Homebuyers Struggle to Find Small Mortgages
Regulators working to modernize Community Reinvestment Act rules have an opportunity to examine low-cost home financing needs
Nationwide, not enough small mortgages are available to help people purchase available low-cost homes, a problem that disproportionally harms first-time homebuyers, Black and Hispanic families, and low-income households. In August 2022, The Pew Charitable Trusts submitted comments to the Federal Reserve Board, the Office of the Comptroller of the Currency, and the Federal Deposit Insurance Corp. on possible regulatory updates that could encourage lenders to offer more small mortgages.
Pew called on the agencies to examine how modernizing rules that were first implemented under the 1977 Community Reinvestment Act might enable regulators to better assess the demand for and challenges associated with originating small mortgages and other home loans for low-cost housing. Specifically, Pew urged the agencies to consider:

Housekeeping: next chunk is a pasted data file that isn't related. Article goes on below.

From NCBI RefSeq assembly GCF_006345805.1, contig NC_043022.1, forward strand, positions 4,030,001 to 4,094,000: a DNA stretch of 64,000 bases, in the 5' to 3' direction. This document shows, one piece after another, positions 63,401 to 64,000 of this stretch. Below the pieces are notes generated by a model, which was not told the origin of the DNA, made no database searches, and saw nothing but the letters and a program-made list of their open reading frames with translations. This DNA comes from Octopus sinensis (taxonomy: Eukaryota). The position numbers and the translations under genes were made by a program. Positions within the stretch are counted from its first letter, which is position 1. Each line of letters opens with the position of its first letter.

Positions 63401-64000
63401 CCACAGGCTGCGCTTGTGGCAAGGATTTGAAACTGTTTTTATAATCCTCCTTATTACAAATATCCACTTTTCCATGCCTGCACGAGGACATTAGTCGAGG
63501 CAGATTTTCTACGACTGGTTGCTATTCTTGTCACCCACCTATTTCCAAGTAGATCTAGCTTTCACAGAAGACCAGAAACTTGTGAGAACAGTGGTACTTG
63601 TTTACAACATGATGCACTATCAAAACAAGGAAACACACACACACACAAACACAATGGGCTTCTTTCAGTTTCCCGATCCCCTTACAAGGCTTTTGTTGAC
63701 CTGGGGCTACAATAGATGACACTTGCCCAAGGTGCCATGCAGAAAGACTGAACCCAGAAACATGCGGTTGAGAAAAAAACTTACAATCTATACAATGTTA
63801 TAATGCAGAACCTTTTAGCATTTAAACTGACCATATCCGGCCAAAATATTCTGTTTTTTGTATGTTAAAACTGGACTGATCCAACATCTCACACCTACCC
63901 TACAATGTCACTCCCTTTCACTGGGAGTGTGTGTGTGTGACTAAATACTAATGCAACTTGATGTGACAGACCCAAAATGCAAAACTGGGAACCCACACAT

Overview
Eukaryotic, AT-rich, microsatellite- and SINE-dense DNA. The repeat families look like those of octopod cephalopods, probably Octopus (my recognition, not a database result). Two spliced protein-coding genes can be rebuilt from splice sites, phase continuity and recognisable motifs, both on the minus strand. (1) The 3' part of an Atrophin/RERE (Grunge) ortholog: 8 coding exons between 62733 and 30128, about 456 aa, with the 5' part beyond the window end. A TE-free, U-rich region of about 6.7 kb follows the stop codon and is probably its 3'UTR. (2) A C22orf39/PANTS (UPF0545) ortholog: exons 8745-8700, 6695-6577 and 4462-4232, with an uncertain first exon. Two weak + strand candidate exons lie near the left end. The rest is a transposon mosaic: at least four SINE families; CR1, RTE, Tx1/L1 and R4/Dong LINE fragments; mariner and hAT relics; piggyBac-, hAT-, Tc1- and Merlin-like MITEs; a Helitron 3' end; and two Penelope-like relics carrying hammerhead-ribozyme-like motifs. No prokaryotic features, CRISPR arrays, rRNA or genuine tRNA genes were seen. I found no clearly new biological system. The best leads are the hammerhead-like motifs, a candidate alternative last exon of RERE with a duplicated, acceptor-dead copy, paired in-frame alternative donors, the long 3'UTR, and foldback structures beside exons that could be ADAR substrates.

- Explicitly including in any proposed regulation financing for manufactured homes, as well as incentives for banks to originate mortgages and personal property loans (which finance the home only and not land) with safe and affordable terms and to buy such loans.
- Collecting and sharing data on lending practices and outcomes to better track racial disparities, which could point to biases in the mortgage market.
- Evaluating and monitoring the various alternative financing options that many borrowers turn to in the absence of small mortgages.
Other federal regulators are also examining challenges and opportunities with respect to financing for low-cost homes, particularly in instances of clear disparities in access to safe, affordable mortgage lending. Pew’s comments can also serve to urge these leaders to think broadly about all the ways that people pay for homes—whether through mortgages, rents, alternative financing, or something else—and how to ensure the safety and affordability of those arrangements.